[Editor’s Note: this is the second item in a two-part series on Democratic communications strategy by James Vega. It was originally published on August 8, 2008]
With the recent appointment of Steven Schmidt and several other staffers to the highest levels of the McCain campaign, the political protégés of Karl Rove have now taken almost complete control. As a result Rove’s basic political strategy has been elevated to the core approach of the campaign.
At its heart, Karl Rove’s approach for the last 20 years has been an essentially class-based attack on Democrats – one that portrays them as representing an out-of-touch, educated elite who have little in common with average Americans. In this strategy, individual Democrats are not simply wrong about specific issues; their errors all arise from deep, pathological defects in their basic values and character.
This general strategy can be traced back to the campaigns of Richard Nixon and George Wallace in 1968 and 1972. But one of Rove’s distinct additions was to recognize that attacks on a candidates’ character must be psychologically plausible – they must be fine-tuned to exploit weaknesses the opposing candidate actually appears to reflect in his behavior.
In this regard, Rove has always had an exceptionally sinister aptitude (one that is reminiscent of Hannibal Lector’s perverse but penetrating form of psychological insight) for being able to recognize subtle human weaknesses and frailties. For example, although Al Gore and John Kerry were both products of relatively advantaged, prep school environments and were clearly not working class “ordinary guys”, they were nonetheless quite distinct. On the one hand Gore was vulnerable to being portrayed as somewhat pompous, self-important and egotistic. Kerry, in contrast, invited the caricature of being a long-winded, detached, emotionally remote New England Yankee. The overall class-based frame worked for both men, but the political hit-man’s art lay in recognizing and exploiting the subtle variations between them.
Obama presents an even more complex challenge. Although meditative, professorial, articulate and elegant, he nonetheless does not fit the image of a typical left-wing college professor (or, for that matter, of a Black militant, a well-to-do New York limousine liberal or corrupt Chicago pol).
The solution the Rove team developed, only days after taking control of the McCain campaign, was to portray Obama as a resident of the rarified world of the “Hollywood movie star liberals” – a pampered universe of exclusive health and exercise clubs, expensive hotel suites and fancy bottled water. The implication was that, like other Hollywood stars, Obama must be “self-infatuated and effete” or “vain and out of touch” or “effete, elite and equivocal” – in short, a weak and vain man without real character; a male fashion model living a movie stars’ life and not the real life of ordinary Americans.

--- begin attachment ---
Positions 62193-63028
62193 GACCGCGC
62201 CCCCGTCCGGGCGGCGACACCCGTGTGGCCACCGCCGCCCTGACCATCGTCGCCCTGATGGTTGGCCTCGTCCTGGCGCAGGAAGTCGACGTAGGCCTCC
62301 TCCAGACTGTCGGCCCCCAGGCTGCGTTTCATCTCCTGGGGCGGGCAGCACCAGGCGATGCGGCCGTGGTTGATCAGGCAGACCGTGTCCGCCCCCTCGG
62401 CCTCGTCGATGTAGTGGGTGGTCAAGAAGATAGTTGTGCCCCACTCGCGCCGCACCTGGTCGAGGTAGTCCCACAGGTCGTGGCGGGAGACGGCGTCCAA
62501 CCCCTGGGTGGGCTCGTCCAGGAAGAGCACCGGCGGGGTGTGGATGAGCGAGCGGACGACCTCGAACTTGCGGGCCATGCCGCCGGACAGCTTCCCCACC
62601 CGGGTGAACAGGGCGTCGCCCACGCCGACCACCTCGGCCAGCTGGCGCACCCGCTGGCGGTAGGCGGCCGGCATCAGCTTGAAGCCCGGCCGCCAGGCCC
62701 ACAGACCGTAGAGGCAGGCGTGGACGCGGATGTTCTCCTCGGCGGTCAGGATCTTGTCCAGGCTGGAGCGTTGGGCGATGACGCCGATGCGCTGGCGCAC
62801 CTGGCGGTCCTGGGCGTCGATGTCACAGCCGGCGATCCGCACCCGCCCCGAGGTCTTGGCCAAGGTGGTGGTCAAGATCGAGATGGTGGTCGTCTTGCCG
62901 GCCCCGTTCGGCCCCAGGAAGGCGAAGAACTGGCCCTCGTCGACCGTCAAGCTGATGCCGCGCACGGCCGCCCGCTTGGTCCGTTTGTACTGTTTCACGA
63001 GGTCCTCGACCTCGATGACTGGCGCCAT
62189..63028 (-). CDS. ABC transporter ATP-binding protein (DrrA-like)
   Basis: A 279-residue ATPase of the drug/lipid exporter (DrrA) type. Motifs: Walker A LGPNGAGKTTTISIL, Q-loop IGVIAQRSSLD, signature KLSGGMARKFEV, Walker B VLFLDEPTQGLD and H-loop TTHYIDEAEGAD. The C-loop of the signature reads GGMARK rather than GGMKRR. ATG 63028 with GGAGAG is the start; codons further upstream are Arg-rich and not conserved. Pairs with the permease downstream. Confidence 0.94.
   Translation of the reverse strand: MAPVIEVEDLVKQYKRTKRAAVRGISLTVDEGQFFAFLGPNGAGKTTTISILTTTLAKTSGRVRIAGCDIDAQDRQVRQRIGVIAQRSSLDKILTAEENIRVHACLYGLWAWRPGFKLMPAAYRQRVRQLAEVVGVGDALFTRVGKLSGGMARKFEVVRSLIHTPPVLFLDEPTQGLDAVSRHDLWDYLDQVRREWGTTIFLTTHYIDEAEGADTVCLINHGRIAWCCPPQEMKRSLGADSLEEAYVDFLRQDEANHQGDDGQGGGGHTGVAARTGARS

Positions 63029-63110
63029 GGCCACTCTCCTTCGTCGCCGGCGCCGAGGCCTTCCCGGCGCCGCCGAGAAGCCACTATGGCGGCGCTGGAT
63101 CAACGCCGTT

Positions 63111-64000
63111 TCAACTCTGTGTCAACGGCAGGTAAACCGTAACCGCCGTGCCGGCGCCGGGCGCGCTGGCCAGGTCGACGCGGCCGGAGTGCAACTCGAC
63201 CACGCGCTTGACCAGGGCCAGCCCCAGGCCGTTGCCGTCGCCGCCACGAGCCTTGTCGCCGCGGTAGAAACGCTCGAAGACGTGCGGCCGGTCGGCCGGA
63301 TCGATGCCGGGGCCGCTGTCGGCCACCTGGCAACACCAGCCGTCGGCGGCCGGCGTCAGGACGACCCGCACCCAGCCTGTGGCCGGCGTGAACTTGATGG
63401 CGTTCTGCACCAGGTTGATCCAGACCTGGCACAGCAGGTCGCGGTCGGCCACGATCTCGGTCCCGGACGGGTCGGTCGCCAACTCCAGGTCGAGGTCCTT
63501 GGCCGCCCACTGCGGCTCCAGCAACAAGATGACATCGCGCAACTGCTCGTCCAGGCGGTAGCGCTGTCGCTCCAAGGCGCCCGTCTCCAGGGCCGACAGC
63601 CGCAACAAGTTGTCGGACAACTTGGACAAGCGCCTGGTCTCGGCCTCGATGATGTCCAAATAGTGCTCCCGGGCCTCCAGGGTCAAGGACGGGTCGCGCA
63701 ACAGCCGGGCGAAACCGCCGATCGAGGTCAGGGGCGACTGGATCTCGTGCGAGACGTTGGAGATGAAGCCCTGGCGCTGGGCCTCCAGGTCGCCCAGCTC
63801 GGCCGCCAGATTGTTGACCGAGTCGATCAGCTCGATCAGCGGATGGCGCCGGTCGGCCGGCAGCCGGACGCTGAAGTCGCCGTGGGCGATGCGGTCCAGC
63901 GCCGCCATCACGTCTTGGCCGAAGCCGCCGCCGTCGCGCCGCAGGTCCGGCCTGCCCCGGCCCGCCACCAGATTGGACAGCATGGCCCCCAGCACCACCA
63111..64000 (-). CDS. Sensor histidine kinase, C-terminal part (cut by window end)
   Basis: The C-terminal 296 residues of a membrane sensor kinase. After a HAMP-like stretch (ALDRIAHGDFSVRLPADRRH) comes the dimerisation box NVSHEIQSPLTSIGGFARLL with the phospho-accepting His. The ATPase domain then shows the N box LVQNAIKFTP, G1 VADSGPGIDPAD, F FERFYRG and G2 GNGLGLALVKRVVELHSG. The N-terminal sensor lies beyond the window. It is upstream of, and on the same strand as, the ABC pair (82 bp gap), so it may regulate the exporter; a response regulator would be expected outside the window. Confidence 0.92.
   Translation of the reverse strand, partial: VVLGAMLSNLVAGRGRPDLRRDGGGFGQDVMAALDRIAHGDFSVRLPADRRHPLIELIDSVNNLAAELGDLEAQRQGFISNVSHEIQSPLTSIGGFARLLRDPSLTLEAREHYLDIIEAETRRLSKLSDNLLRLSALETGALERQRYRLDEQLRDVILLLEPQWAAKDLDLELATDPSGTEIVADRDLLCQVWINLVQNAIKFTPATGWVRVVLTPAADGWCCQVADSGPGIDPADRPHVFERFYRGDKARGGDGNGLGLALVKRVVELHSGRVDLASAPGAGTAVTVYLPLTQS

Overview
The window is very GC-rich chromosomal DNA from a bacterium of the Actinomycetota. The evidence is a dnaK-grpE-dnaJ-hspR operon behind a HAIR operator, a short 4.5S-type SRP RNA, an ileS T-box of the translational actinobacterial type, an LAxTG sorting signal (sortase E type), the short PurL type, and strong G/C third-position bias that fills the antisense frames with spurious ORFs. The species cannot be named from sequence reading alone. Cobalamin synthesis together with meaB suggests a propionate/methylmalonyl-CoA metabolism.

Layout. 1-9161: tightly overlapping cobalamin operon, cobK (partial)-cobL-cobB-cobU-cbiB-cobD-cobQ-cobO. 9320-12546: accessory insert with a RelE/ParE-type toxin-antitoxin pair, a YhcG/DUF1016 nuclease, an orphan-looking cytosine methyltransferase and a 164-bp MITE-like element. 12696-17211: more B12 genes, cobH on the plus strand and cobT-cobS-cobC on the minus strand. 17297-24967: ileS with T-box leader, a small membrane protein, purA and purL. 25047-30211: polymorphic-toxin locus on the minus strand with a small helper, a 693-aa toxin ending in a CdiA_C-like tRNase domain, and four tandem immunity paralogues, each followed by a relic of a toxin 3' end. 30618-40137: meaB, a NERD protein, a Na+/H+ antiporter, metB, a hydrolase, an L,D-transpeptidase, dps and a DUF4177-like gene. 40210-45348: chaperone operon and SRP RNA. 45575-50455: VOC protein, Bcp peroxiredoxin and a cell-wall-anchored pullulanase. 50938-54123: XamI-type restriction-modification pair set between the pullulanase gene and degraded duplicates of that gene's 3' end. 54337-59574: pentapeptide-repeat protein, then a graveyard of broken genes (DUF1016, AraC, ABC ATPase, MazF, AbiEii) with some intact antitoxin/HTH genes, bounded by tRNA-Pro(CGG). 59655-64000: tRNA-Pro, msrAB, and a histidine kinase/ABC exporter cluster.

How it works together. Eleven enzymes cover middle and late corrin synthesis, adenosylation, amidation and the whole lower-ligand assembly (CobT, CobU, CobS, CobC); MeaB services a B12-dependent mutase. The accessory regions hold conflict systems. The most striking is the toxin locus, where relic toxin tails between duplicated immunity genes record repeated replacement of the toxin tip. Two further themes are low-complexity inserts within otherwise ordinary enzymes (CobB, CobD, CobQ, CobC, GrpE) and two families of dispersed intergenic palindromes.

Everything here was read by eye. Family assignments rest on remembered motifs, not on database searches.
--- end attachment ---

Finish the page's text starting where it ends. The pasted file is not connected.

This class-based caricature of Obama is important for the McCain campaign because it provides a critical psychological, character-based foundation to support a very disparate set of accusations – that he does not really care about America’s solders, that he lacks real patriotism, that he “plays the race card” and so on. Using this “typical Hollywood liberal” stereotype, it is not even necessary to explicitly contrast Obama with the “heartland virtues” of John McCain who the Rove team directly links with such traditional movie-hero figures as John Wayne.
How can Obama best respond to this line of attack? The kernel of truth which the attack exploits is the fact that Obama is most obviously not an “ordinary” or “average” guy in any meaningful way and any attempt on his part to present himself as such necessarily appears completely unconvincing and condescending.
But it is a profound misunderstanding of “ordinary people” to think that they require a candidate to exactly resemble them in order for him or her to win their respect and support. On the contrary, individuals who excel and achieve success through hard work, perseverance and dedication are greatly admired by most Americans, so long as they continue to genuinely respect and care about ordinary voters if they enter political life. Average voters genuinely admire upward mobility and success if it is honestly and honorably achieved.
And in fact, Obama’s life story provides a powerful core narrative that supports precisely this alternative way of understanding him. It is composed of three elements:
1. A far from easy or pampered early life and a youth marked by confusion, mistakes, bad choices and lack of direction.
2. A remarkable personal turn-around, build on the foundation of the incredibly hard work, perseverance and dedication that is required to get a law degree at a top university.
3. A decision to turn his back on the “easy life” of a professor or private attorney and to try instead to find a role of service to the community.
This is simply not the life story of a typical pampered Hollywood star or vacuous celebrity. On the contrary, it is a quintessentially American success story of youthful error followed by redemption and success through hard work and an ultimate decision to seek a way to contribute to society.
The McCain campaign’s attempt to fit Obama into the “vacuous Hollywood star” framework simply will not stick if Obama’s unique biography can be correctly presented. Between now and the convention, Democrats must make a coordinated and concerted effort to define a simple core narrative along these lines – one that can be driven home every single time the McCain campaign attempts to stigmatize Obama with their utterly fraudulent depiction of his character.